Blurb: When Jack ended up at college in a small town in the middle of the Iowa cornfields, September 1981, he figured it would at least be better than being home. He had no idea. Sean was on the opposite side of the town-and-gown divide, but attraction knows no boundaries. And when personal tragedy brought them together, it was the beginning of something extraordinary.
This short story was written for the Goodreads M/M Romance group’s Hot Summer Days event.
Review: You know, more than any other story from last year’s Hot Summer Days event put on by the GoodReads M/M Romance Group, I’ve heard amazing things about this one. I’ve always wanted to read it, but you know how things go, certain stories, no matter how wonderful they may be, end up getting pushed back to read shiny, newer books or stories. I was so happy that Kaje Harper was taking part in our Canadian Authors event, because the chance to finally read this story ended up being one of the best things that could have happened. Who knows how long it might have been before I had time to read this story? A lot of you have probably read this by now as well — it certainly has an amazing overall rating at GoodReads and was probably one of the most well known stories to come out of that event last summer. If you haven’t though, I’m here to tell you that it is up there with the best shorts I’ve read in this genre, and for me, not only did Kaje seem to make all the right choices in telling this story, but those choices together transcended the sum of it’s parts, having a really solid and touching message of love overcoming obstacles.
The story is told as one long memory, bracketed in the beginning and end by the couple, Jack and Sean, as a committed partnership in the present. One look in Sean’s eyes over a morning bowl of cereal brings back the memory of how they met and how their floundering, socially challenged relationship came to be during the 80′s. It is peppered throughout with liberal references to music and pop culture, grounding the story in the time and told through the lens of a star-crossed, college and townie, West Side Story pairing. Jack is a scholarship kid to a liberal arts college in the middle of nowhere, corn maze Iowa, and Sean is a local mechanic, running with the townies and secretly gay. They first meet during a clash of the two groups involving paint, vandalism and almost bruised knuckles and proceed to form a unique and private relationship away from the town’s judgmental eyes. But the fear is always there, that their secret will come out and they’ll have nowhere to go, trapped in a situation that seems to have no salvation, the only choice to fight or flee.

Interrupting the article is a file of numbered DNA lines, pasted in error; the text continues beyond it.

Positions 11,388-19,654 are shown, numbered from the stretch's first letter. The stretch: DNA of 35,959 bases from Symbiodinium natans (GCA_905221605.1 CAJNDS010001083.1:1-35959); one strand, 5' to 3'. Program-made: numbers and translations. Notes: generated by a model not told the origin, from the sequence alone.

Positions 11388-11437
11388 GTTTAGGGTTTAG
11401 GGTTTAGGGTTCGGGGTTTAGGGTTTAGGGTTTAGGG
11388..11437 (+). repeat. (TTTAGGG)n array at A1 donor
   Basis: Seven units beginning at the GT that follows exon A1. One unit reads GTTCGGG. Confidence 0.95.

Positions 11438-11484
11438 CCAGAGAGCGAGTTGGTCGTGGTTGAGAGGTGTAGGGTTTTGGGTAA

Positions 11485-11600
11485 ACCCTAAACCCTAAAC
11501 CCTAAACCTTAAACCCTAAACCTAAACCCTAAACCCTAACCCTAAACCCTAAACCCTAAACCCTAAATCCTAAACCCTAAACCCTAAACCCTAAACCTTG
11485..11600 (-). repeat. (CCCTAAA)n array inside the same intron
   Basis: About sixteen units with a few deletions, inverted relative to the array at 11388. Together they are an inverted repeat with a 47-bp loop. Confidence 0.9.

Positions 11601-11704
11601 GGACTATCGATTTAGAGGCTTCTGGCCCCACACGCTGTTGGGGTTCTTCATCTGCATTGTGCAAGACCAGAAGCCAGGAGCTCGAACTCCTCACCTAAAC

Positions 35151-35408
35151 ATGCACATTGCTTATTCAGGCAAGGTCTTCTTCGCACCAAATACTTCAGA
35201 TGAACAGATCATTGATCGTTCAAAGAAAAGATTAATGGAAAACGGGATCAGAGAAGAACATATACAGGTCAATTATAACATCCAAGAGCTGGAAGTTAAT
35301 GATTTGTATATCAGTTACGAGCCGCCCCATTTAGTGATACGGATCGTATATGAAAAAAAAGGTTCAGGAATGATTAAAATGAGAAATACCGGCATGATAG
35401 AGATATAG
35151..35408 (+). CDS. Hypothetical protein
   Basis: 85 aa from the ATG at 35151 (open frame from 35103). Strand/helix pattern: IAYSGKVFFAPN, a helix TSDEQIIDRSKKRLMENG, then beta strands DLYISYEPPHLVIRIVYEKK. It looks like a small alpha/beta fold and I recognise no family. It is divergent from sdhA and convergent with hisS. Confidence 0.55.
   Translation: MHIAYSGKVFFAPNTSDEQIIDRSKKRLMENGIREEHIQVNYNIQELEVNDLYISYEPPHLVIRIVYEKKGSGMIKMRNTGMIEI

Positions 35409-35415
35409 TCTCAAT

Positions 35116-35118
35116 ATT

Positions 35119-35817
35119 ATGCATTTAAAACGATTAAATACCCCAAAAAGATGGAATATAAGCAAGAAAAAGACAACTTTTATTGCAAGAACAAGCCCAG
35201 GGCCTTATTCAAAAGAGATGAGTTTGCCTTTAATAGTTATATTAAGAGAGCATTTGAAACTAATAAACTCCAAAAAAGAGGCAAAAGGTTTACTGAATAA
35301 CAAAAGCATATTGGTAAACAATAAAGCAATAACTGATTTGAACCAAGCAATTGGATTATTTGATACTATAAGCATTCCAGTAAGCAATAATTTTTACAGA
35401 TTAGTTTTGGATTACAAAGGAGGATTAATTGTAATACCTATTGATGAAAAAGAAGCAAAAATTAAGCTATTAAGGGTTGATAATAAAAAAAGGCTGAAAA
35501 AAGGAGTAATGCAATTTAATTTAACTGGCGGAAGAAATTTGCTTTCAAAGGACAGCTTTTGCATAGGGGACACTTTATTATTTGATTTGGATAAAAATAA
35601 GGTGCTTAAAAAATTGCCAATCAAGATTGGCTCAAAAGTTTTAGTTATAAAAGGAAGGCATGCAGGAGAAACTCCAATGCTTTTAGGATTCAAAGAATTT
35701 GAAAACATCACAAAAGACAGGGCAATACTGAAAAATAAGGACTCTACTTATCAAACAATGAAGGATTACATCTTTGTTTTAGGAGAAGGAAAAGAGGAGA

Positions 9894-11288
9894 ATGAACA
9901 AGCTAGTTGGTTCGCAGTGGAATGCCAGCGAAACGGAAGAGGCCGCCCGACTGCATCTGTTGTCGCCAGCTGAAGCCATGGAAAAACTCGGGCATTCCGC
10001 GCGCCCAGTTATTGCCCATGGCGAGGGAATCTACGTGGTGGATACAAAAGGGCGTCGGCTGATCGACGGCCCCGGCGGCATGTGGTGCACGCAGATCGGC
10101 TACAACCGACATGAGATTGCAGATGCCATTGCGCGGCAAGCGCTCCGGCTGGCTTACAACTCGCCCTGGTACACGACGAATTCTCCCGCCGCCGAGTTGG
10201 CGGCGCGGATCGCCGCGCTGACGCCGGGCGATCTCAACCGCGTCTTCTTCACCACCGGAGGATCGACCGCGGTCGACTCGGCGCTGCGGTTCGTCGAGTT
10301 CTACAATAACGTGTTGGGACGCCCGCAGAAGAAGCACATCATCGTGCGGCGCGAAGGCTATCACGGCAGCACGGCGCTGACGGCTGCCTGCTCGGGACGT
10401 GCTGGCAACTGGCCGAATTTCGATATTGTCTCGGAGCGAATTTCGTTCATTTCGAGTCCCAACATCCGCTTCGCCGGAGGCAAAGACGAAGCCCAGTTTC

I think what is so successful about this story is the balance that Kaje Harper uses to bring the pieces of this story together. There are the cultural references that automatically stand out to anyone who lived through the 80′s, which is going to be most readers. There is also the balance of choosing which scenes are most important when writing a story that has enough there to fill a novel. Then, there is the balance of scene to narration. Narration is such a great vehicle to bring forward a character’s voice, but it can be so often overly used, in which case we feel cheated out of experiencing the story along with the characters. Of course, showing vs. telling is a basic lesson for authors to learn, but it can also be difficult to balance properly when you are employing narration with the use of memory or flashbacks, especially when the story covers years. I think that it is a difficult thing to pull off well, but Kaje Harper seems to really have a handle on that — I’ve read several works of hers that she’s done this very well. Still, I think this story showcases the talents of her writing the best.
This really is a powerful story. If I didn’t have to worry about spoiling anyone’s enjoyment, there is a lot more I would talk about, especially the character’s decisions in the end of the story, which surprised me with their bravery and was a bit humbling to read. I respected the hell out of these characters and I thought they were genuine in the way they came across to me.
I think that this is also a story that we can all really enjoy because it is about a time that everyone (hopefully) has in their lives. A memory of a summer, or any time in your youth where the world opened up and there were choices before you and your life seemed full of endless possibility and joy. Through that, we connect with the story and characters and understand what it is then like when that idealism is tempered with reality and we inevitably become a bit jaded. Those memories never go away, and pulling them out, dusting them off, and revisiting them gives us a little hope. To read a story like this, for me, was a different way of connecting with that endless spirit of adventure.